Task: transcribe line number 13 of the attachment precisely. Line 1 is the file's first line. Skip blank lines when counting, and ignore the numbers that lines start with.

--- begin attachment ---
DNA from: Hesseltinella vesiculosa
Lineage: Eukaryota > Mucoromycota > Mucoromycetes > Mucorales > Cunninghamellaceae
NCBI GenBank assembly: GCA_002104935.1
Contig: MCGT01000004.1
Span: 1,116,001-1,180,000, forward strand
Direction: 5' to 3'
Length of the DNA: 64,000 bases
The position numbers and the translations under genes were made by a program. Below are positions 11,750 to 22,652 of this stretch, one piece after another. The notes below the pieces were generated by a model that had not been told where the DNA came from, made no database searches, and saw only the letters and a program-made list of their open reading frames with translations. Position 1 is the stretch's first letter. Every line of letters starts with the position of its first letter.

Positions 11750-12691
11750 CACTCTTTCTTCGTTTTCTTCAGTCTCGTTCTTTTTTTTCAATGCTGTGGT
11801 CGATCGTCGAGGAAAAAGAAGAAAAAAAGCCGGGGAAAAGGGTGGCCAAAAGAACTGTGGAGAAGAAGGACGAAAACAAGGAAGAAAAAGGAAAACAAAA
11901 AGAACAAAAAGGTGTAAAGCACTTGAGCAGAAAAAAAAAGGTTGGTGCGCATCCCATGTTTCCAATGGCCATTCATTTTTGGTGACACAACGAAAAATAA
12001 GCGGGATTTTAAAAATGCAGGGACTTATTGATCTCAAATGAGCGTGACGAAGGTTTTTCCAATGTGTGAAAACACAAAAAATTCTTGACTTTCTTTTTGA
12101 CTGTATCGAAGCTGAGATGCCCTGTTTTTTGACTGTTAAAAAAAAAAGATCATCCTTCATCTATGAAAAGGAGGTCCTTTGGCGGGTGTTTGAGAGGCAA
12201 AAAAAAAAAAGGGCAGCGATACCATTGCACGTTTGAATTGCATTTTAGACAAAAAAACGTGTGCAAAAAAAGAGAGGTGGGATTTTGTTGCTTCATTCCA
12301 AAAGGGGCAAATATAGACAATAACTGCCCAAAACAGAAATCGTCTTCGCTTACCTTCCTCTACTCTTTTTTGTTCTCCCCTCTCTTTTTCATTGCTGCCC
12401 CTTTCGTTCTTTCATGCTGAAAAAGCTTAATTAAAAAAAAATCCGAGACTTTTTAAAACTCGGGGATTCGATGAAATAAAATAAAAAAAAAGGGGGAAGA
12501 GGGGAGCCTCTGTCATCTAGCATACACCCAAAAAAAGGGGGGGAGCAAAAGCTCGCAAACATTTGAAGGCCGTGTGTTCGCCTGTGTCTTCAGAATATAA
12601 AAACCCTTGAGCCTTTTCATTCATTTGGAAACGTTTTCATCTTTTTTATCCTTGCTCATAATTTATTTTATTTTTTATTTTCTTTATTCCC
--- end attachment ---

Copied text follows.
12001 GCGGGATTTTAAAAATGCAGGGACTTATTGATCTCAAATGAGCGTGACGAAGGTTTTTCCAATGTGTGAAAACACAAAAAATTCTTGACTTTCTTTTTGA